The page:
Good Fight, Good Film? John Sayles’s Casa de los Babys

John Sayles on the set of Casa de los Babys. Courtesy of IFC Films.

I want to like John Sayles movies. Time was when I couldn’t resist them, though it may have been Sayles’s long muscles clad in jeans fairly bulging with a social conscience that I really couldn’t resist.

One of the original indie auteurs (as well as one of the original ’70s lefty hunks), Sayles still labors to fund and release his movies, never having landed a consistent distributor though he’s now written, directed, and edited 13 films since 1980’s Return of the Secaucus Seven. He’s penned scripts for everyone from Spielberg to Roger Corman; acted in both his and others’s films; directed music videos for the likes of working class hero Bruce Springsteen; published scores of short stories and novels; and won the prestigious MacArthur “genius” grant.

Sayles often crafts ensemble movies, one of the hardest film formats to truly finesse, and he always—whether it be covertly or overtly—tackles the type of social justice issues that generally send filmmakers—so-called indie and Hollywood alike (and the difference betwixt the two has grown as arbitrary as that between Coke and Pepsi)—running to the high hills. A quick rundown of typical Saylesian topics includes: governmental, real estate, union, and big business corruption; the politics of sexuality, race, gender, class, sports, religion, environmentalism, and even politics itself; and always, always, the daily concerns consuming working people both domestically and abroad.

Casa de los Babys is Sayles’s latest, cheerless interrogation of yet another very worthy subject: international adoption. I know Sayles is fighting the good fight, that he’s working hard. I know it because watching this movie feels like hard work, too. Struggling to transcend my annoyance with the film’s paper-thin plot devices and characters-as-cogs is hard work.

Officially, of course, there’s much to recommend about Casa de los Babys. As with all Sayles movies, particularly his ensemble films, a range of characters represents the many pros and cons of this topic—the complicated issues of birthing, child-rearing, and the age-old process of reducing children to commodities. Like his 1997 film Men with Guns, Casa is set in a gorgeous, unnamed South American country whose chief exportation, as one denizen only half-jokes, is its babies. The story follows five white U.S. women (the locals call them yanquis) as they loll in a local motel run by Señora Muñoz (Rita Moreno, bustling about in an impressive series of pencil skirts) waiting to adopt brown babies from a local orphanage. It also introduces Muñoz’s ex-con son, Diómedes (Bruno Bichir), who performs the hotel’s custodial work as he mumbles about cultural imperialism and smokes dope; chambermaid Asunción (Vanessa Martínez), who gave up her own child so she could continue to raise her orphaned siblings; Ernesto (Pedro Armendáriz Jr.), earnestly seeking employment wherever he can find it; Celia (Martha Higareda), an upper middle class pregnant teen pressured by her mother to give up her unborn baby to the local agency; and, of course, a host of others.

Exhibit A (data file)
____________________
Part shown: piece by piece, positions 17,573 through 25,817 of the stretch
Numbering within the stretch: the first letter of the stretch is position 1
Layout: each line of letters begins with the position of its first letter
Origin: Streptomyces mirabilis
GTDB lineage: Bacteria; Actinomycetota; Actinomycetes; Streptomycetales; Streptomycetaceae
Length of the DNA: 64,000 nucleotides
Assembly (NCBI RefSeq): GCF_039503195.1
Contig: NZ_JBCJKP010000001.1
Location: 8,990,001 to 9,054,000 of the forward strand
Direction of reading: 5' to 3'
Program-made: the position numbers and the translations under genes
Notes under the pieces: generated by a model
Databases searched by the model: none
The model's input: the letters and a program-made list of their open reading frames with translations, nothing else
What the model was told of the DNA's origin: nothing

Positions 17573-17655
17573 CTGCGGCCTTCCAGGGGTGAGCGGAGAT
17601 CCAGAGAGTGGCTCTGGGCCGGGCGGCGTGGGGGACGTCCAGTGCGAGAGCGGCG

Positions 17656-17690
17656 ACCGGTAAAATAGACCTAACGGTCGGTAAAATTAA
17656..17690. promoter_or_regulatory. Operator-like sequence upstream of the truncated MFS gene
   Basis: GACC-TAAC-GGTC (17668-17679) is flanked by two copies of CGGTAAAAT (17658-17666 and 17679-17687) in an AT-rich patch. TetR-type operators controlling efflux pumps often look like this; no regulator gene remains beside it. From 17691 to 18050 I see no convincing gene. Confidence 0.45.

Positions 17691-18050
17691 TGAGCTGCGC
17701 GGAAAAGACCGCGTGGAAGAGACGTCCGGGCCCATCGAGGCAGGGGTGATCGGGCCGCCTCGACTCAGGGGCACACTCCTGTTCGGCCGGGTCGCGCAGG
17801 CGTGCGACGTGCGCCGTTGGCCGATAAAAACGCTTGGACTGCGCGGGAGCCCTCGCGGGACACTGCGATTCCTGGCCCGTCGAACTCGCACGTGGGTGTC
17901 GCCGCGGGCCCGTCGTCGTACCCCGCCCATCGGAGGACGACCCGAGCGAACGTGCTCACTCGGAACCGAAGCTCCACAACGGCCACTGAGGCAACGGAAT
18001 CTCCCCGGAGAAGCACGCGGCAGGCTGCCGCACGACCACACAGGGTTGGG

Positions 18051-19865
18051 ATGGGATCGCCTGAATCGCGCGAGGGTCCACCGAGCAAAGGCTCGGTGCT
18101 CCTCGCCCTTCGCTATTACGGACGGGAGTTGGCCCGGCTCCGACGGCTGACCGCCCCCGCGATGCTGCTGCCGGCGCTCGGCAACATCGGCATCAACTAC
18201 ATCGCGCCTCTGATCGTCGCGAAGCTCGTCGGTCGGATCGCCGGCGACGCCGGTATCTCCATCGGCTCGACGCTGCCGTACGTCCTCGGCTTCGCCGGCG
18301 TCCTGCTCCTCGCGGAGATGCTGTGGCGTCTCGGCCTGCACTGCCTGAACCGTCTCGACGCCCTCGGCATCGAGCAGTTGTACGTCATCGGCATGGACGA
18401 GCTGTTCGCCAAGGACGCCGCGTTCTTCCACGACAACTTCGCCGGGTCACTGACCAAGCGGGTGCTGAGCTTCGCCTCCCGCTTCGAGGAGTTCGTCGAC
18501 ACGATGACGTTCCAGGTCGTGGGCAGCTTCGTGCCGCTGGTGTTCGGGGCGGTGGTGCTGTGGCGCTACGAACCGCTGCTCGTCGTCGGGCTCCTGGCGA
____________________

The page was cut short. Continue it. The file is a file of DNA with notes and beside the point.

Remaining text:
It is to Sayles’s credit that all the Spanish-speaking characters actually speak Spanish, subtitled in English, rather than the broken English plaguing many other recent movies about Latin American countries, such as the misguided Frida. It is also to the director’s credit that much of what characterizes his finest work is also in evidence in this film: lush natural scenery, an unobtrusive but moving soundtrack, a range of important social questions to consider, and, not in the least, a tremendous cast peopled by stars who, as they’re barely earning more than scale, presumably just hunger for socially conscious, well-written scripts, and direction.

Unfortunately, in this case, they may have done better to have kept their agents looking. Famous for handing his actors two-page bios of the characters they’re to portray, perhaps Sayles should have handed Casa de los Babys audiences such bios, also.